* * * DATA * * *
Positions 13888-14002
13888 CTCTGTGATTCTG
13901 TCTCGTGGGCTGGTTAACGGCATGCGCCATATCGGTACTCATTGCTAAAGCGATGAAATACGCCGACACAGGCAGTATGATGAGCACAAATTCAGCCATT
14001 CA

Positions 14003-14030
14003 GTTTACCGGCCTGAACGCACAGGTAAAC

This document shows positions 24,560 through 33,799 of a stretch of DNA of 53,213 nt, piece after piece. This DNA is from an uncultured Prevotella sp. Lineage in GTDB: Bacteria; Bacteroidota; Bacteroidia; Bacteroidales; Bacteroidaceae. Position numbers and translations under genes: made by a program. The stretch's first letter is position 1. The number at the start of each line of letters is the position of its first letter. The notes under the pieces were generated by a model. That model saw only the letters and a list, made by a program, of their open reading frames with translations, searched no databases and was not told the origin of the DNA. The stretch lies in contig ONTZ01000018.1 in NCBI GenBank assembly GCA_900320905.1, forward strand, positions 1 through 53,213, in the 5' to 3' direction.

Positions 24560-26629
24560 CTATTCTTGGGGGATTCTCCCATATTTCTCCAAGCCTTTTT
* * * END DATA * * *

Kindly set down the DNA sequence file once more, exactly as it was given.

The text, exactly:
Positions 13888-14002
13888 CTCTGTGATTCTG
13901 TCTCGTGGGCTGGTTAACGGCATGCGCCATATCGGTACTCATTGCTAAAGCGATGAAATACGCCGACACAGGCAGTATGATGAGCACAAATTCAGCCATT
14001 CA

Positions 14003-14030
14003 GTTTACCGGCCTGAACGCACAGGTAAAC

This document shows positions 24,560 through 33,799 of a stretch of DNA of 53,213 nt, piece after piece. This DNA is from an uncultured Prevotella sp. Lineage in GTDB: Bacteria; Bacteroidota; Bacteroidia; Bacteroidales; Bacteroidaceae. Position numbers and translations under genes: made by a program. The stretch's first letter is position 1. The number at the start of each line of letters is the position of its first letter. The notes under the pieces were generated by a model. That model saw only the letters and a list, made by a program, of their open reading frames with translations, searched no databases and was not told the origin of the DNA. The stretch lies in contig ONTZ01000018.1 in NCBI GenBank assembly GCA_900320905.1, forward strand, positions 1 through 53,213, in the 5' to 3' direction.

Positions 24560-26629
24560 CTATTCTTGGGGGATTCTCCCATATTTCTCCAAGCCTTTTT